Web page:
I think so. It's definitely a gender issue, because men in Bolivia really expect women to be submissive, to only be at home, cooking and cleaning the house. Many of the women had to divorce as they started to work, and because we are having, every year, more and more women starting university.

As a community, women have grown, but men haven't grown with us. So they remain in the place they are. You know, I am so independent: I can be in South Africa tomorrow, and I can be in Geneva next week, and I don't even have to ask my father for permission. I travel most of the time. I travel on business most of the time. I have my own money. As a consultant, I earn my salary, and I earn a good salary, thank God. This is very humiliating for some men; they just can't cope with this.

HIV is an additional thing. They don't really know [that HIV-positive women can still have children]. Having children is a very important cultural fact in Bolivia. At a certain age, you have to have children, even though you are not married. They know I can have children, but they [also] know the reason [I haven't]. They just don't want to confront it. Some people honestly told me, "If you were not HIV positive, I was going to marry you."

Well, that's pretty rude.

I said, "I was not going to marry you, anyway."


It's very difficult.

What do you do for a living now?

I am an anthropologist. I received a scholarship from the WHO [World Health Organization] to study a master course on gender, sexual and representative in Peru. I was living in Peru a year and a half. Then I came back on the commitment of helping the Bolivian units work with people living with HIV, with the knowledge from the master course.

Then I started to work so much with the network, but the network doesn't pay me.

Tell me about the network. What is the network?

The Bolivian Network of People Living With HIV. I'm currently the national chair.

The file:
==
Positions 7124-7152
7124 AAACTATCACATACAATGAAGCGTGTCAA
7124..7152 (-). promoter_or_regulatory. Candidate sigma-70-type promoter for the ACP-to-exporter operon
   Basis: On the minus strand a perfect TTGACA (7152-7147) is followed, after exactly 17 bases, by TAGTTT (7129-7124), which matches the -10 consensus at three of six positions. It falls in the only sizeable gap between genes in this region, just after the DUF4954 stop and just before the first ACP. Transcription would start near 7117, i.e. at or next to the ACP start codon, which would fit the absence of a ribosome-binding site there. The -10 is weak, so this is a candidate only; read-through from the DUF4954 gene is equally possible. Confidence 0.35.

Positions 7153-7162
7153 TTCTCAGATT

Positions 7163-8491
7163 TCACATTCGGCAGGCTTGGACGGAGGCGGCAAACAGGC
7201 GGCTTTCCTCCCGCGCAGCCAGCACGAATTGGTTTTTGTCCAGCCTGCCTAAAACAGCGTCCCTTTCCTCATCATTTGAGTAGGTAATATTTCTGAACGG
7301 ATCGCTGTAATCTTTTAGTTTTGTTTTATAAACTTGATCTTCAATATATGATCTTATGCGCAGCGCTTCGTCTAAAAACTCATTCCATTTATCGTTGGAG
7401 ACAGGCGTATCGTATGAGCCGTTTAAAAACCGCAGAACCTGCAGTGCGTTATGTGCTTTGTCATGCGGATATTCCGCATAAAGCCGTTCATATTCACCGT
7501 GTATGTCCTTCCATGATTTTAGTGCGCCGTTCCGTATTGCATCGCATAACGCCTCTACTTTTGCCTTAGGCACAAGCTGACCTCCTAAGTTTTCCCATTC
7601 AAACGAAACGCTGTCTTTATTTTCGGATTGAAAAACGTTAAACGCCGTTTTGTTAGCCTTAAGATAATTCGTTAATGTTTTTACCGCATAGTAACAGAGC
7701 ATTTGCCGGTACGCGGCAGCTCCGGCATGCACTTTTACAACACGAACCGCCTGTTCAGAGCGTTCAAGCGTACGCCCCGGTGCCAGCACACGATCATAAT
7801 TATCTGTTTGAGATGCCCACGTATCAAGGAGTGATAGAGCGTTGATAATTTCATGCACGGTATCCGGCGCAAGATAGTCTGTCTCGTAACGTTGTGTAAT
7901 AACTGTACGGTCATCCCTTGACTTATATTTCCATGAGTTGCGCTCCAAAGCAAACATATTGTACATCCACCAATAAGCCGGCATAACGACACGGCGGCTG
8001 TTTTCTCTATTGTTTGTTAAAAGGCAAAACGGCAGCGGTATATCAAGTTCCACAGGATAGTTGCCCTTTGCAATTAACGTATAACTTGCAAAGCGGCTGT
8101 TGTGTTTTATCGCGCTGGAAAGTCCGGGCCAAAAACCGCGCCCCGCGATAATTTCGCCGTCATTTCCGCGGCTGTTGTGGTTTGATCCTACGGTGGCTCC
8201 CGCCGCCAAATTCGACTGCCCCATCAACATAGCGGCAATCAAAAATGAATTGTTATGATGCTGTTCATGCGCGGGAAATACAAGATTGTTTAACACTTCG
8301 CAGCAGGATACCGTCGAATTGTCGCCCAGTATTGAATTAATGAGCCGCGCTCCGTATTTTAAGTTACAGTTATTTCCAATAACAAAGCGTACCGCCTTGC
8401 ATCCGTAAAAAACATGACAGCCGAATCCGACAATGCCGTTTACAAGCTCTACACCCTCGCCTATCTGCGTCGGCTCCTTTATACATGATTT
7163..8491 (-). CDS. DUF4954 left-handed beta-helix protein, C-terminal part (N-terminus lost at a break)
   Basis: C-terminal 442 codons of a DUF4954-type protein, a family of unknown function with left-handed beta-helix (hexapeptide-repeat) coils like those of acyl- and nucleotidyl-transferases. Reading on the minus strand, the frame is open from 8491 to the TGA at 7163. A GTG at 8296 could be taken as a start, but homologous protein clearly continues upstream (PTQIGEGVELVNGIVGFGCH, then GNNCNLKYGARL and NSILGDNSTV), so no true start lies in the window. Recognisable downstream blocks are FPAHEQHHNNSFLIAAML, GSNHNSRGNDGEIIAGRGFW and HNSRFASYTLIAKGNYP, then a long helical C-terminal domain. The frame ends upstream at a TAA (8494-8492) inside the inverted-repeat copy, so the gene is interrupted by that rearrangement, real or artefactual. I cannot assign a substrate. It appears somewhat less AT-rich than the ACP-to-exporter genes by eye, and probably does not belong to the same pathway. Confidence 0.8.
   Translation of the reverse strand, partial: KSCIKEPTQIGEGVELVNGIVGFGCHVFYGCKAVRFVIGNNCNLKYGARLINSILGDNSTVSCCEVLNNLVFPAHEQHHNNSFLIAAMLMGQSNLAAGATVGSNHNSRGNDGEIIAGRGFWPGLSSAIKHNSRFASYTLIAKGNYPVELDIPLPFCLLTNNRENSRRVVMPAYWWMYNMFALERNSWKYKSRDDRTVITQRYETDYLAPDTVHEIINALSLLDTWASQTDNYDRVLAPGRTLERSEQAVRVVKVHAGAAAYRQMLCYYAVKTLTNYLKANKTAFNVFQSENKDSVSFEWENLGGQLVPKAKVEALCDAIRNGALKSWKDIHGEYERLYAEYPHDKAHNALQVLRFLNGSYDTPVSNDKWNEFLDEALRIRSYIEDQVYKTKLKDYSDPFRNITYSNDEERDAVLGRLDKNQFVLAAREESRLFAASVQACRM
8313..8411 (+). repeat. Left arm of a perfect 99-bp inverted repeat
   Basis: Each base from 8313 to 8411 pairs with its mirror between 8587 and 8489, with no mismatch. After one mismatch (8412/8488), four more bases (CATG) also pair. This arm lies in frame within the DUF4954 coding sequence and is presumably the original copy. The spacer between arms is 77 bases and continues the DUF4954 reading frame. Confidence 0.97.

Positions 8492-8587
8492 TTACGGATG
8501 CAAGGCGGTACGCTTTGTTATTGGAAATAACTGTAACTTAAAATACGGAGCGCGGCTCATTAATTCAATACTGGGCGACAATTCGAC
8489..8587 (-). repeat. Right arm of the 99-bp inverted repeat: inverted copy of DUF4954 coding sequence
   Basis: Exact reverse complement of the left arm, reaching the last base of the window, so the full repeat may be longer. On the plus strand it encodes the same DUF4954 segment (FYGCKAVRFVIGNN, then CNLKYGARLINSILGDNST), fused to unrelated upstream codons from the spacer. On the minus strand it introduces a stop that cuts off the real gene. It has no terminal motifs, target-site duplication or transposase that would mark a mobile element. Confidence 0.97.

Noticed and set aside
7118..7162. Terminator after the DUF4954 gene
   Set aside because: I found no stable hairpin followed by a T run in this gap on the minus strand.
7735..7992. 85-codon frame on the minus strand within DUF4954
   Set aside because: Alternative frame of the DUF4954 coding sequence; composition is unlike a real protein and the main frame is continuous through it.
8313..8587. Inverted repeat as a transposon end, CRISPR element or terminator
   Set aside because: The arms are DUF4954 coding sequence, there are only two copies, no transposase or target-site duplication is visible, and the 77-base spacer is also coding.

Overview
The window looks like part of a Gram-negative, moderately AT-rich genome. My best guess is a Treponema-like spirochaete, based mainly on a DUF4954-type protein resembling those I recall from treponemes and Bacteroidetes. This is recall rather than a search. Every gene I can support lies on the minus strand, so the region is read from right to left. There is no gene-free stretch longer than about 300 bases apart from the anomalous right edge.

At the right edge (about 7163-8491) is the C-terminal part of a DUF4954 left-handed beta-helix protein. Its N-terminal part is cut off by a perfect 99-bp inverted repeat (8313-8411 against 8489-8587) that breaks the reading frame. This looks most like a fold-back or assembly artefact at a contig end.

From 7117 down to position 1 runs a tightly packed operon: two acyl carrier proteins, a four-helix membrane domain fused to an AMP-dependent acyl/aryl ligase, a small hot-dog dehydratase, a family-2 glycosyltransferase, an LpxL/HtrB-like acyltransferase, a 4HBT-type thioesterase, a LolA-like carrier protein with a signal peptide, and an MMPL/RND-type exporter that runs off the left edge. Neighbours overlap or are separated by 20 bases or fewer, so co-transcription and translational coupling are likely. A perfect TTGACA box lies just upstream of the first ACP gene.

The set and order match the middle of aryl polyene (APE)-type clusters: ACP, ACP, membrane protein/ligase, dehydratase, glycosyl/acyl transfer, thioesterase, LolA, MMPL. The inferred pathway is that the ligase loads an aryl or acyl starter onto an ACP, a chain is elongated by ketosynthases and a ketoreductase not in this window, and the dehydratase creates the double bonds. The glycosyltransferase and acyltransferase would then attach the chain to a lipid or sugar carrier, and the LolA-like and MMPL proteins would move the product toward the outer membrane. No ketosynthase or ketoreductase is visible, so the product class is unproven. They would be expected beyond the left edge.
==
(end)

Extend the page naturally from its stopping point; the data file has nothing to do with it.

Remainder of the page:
What do they do? How big an organization is it?

We have about 200 known members in all the cities in Bolivia. Because, as we don't do VCT [voluntary HIV counseling and testing], many people are dying without even knowing they are HIV positive. The lucky ones, who discover early enough they are HIV positive, if they are referred to us, they become members of our network. Our network is exclusively for people living with HIV. It's very well known in the region because of its strong activism, in order to get access to treatment.

"What I can tell you about my friends living with HIV in Bolivia is this: Those who are alone, who don't have a partner or a family; they get so depressed and die. Those who live with somebody, with a family or a partner; they survive."

We started this network in 2000. We started demanding that the government actively provide our [HIV] medications (we finally got them in 2004) and we also support the new members. We do capacity building for new members. We work so much with the national AIDS program and the UN [United Nations] agencies. We [take a] stand when any hospital or person discriminates against any person with HIV. We even support foreign people who are in Bolivia and are HIV positive. Our mission is to support people living with HIV.